How the Insurance Industry Funded Small Business's Anti-Obamacare MessageBy
The National Federation of Independent Business, a small-business lobby that opposes the Affordable Care Act, quietly cashed an $850,000 check from a health insurance industry lobby two years ago, National Journal reported on Tuesday. Advocacy groups can legally move their money in secret, but reporter Chris Frates found an expense by the insurers’ group, America’s Health Insurance Plans, on 2011 tax records that neatly matched a donation to the NFIB the same year. The NFIB has been lobbying to repeal an Obamacare tax on health insurance plans that the Congressional Budget Office has said would largely be passed on to consumers and businesses. From National Journal:
The back-channel spending shows how insurers were able to fund a key—and much more politically popular—ally in their fight against the premium tax. After all, helping small businesses is a political no-brainer while aiding big insurers is a political nonstarter.
NFIB officials say they are fighting the tax because it will disproportionately affect small businesses whose owners and employees will end up footing the bill. They expect insurance companies will simply pass along the cost of the new taxes to their customers, which, according to one congressional estimate, could cost a family as much as $400 in 2016. Meanwhile, big corporations that self-fund their insurance plans are exempt from the tax.
The look behind the curtain is sure to fuel the already-intense partisan warfare over the Affordable Care Act. Republicans have vowed to run against the law in 2014 and are almost sure to point to provisions like the premium tax as reasons why the law should be repealed and its supporters replaced. Democrats, meanwhile, are likely to point to the insurance industry’s shadowy spending as more proof of why reform is needed.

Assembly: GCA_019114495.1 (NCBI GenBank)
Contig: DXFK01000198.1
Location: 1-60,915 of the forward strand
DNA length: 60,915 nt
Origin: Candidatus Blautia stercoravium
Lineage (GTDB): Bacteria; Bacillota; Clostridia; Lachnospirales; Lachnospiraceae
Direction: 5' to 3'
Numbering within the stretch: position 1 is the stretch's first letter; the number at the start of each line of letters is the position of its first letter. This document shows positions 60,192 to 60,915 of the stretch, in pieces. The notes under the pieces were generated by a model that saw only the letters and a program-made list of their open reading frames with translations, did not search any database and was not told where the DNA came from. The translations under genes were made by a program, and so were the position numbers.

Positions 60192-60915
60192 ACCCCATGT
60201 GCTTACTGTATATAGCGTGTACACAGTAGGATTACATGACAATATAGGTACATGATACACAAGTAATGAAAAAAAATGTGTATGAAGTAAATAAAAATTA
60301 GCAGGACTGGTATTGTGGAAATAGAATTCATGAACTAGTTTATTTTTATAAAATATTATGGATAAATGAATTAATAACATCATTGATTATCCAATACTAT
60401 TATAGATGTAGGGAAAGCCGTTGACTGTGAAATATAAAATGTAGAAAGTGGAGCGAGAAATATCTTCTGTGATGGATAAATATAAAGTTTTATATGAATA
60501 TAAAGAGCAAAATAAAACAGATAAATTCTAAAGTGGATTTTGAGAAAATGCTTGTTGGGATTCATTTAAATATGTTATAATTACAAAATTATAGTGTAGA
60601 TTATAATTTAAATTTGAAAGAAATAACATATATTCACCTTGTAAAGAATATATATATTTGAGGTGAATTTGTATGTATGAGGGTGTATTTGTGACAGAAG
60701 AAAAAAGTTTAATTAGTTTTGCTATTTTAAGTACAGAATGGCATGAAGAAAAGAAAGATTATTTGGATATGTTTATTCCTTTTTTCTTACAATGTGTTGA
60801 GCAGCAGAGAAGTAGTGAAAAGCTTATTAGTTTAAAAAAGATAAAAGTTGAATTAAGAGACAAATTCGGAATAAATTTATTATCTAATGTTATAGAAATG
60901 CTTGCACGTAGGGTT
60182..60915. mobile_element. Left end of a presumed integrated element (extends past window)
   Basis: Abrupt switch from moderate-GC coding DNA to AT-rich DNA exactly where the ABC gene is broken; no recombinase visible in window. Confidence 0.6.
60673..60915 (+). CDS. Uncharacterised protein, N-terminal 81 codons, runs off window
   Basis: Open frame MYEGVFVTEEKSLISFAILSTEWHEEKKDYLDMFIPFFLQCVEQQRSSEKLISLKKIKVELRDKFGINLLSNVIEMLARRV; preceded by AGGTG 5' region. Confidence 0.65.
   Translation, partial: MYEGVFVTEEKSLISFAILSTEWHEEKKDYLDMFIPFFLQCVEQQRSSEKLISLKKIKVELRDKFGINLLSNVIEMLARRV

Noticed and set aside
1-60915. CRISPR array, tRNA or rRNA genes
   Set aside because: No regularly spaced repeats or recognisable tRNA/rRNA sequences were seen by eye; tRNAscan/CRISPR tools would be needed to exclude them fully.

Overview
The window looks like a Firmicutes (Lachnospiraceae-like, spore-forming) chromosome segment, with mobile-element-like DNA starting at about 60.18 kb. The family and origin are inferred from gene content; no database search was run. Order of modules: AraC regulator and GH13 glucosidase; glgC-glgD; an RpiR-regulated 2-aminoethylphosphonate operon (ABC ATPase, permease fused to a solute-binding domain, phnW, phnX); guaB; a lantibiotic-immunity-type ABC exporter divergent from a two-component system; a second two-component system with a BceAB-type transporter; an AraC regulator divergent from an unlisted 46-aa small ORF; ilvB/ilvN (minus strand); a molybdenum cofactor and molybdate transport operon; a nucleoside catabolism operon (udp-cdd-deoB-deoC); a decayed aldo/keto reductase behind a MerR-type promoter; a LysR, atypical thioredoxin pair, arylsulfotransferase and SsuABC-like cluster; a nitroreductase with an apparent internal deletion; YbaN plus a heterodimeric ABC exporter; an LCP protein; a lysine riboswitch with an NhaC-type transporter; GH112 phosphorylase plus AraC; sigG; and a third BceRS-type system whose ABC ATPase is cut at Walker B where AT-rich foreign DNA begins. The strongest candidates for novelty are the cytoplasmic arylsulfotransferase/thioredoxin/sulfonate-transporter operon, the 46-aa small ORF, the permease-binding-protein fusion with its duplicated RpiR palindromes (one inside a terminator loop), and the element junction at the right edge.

In the National Journal story, neither group comments on the $850,000, but both acknowledge working together.
AHIP spokesman Robert Zirkelbach points me to a 2011 announcement saying the groups would work together. The announcement doesn’t mention the money. NFIB spokeswoman Cynthia Magnuson said in an e-mail, “We feel comfortable in engaging with groups like AHIP where we share a common interest on a particular issue, such as seeking the repeal of the health insurance tax.”
Some in Washington call this message-laundering. Americans hold small business in higher regard than any institution other than the military. Groups with a small business pedigree make attractive mouthpieces for messages that lawmakers and the public would be skeptical about hearing from, say, big insurance companies. Hence, the NFIB-led campaign against the health insurance tax is billed as an effort by “the nation’s small business owners, their employees, and the self-employed.”
That’s not to say that the NFIB and its members don’t have interests at stake. The tax on health insurers, who are gaining millions of new customers through the Affordable Care Act, some of them subsidized by the government, may indeed be passed along to some businesses as higher premiums, especially in markets with little competition.
The NFIB, which fought the failed Clinton-era health reform and led the Supreme Court challenge to the Affordable Care Act, has taken money from outside groups before, including $3.7 million from Karl Rove’s Crossroads GPS. And the NFIB’s positions on other issues, such as tax rates for the wealthy, often echo the Republican Party line. There are also now small business groups on the political left, such as the Small Business Majority and Main Street Alliance, that generally reflect liberal positions.
It’s legal for the money to flow anonymously from the insurance lobby to the NFIB. (Insurers sent tens of millions more to the U.S. Chamber to lobby on health reform as well.) But it’s something that the public—and Congress—should keep in mind when evaluating the NFIB’s claims.